[What follows is taken from an obituary in today’s edition of The Herald:]
Angus Kennedy, who has died aged 71, was a police officer who became known to journalists throughout Scotland as the head of the former Strathclyde Police Press Office; he was the main spokesman for the force for many years.
Joining the City of Glasgow Police in 1964, he was initially posted to G Division, Govan Police Office, before progressing through the ranks to reach the rank of superintendent in charge of the demanding environment of police and media relations. (...)
His distinguished police career was defined by the catastrophic event on 21st December 1988 when Pan Am flight 103 exploded over Lockerbie killing 270 people sparking the largest murder enquiry in British history.
Although it had occurred in Dumfries and Galloway, it was agreed by both police forces that Strathclyde would coordinate the media, which, as it turned out, was on an unprecedented scale as within 24 hours there were more journalists than police officers in the small Scottish town. He did a remarkable job not only keeping the world's media informed but importantly he dealt sensitively and compassionately with the relatives that made the journey to Lockerbie in the days that followed. Many came from the United States grief stricken but understandably anxious to find out what had occurred. Angus Kennedy took it upon himself to keep them fully informed and guided them carefully into the media spotlight when appropriate. Out of this tragedy he formed many lifelong friendships with relatives from home and abroad all of whom remained ever grateful for his guidance, strength and comfort at a time of such personal grief.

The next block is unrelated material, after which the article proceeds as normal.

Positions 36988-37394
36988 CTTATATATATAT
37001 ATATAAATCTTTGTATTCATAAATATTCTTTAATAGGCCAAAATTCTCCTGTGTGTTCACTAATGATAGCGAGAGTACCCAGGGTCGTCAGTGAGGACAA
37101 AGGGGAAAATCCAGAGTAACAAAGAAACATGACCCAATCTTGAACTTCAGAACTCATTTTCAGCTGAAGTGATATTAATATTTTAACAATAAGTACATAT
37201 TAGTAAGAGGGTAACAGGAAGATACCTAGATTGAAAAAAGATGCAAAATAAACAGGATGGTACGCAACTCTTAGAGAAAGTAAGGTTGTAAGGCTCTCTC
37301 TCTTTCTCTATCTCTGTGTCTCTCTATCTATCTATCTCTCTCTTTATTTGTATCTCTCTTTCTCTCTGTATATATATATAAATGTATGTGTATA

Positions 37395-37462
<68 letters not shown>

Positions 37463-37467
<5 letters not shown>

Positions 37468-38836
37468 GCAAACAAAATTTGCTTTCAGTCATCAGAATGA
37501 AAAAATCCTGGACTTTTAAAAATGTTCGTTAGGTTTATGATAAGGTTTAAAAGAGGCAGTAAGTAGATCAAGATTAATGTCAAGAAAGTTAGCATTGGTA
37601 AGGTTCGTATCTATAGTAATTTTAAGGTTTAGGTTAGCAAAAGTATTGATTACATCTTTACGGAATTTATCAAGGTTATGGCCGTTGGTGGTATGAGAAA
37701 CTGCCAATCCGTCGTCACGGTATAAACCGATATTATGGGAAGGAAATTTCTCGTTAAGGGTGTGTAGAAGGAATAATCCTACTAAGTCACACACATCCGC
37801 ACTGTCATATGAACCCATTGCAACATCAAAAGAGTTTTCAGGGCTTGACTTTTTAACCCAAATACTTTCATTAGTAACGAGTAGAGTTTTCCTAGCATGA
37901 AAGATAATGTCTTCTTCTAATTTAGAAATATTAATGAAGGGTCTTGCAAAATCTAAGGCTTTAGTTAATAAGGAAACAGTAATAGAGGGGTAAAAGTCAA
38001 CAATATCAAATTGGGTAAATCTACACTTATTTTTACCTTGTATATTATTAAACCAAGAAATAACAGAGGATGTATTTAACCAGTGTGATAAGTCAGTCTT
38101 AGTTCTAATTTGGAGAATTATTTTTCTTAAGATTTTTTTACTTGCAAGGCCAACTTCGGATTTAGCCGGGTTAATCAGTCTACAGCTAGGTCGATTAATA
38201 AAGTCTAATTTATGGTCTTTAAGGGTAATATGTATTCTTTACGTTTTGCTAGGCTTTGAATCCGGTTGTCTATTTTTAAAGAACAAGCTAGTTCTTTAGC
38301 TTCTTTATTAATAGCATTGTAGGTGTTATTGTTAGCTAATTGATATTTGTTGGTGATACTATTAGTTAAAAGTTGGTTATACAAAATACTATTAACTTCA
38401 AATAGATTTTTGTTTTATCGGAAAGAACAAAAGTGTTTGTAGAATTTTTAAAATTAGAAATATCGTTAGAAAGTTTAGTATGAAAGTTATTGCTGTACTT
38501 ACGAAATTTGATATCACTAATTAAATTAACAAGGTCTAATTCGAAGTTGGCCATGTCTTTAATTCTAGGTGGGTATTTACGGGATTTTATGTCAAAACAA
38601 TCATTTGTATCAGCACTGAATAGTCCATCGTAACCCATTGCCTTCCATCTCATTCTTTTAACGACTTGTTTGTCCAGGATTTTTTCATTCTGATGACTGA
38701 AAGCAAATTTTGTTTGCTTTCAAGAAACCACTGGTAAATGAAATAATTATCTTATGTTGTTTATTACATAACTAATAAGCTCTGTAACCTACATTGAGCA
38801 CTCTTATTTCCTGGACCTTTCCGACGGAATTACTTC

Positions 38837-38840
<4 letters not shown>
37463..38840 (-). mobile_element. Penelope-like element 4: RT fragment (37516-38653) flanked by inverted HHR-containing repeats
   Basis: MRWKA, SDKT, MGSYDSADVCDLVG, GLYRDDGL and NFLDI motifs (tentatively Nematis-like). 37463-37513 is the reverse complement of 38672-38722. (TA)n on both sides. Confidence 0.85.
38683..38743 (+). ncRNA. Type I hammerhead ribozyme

In 1989 in recognition of his services to policing, in particular his outstanding handling of the exceptional pressures in the aftermath of Lockerbie, he was awarded the Queen's Police Medal.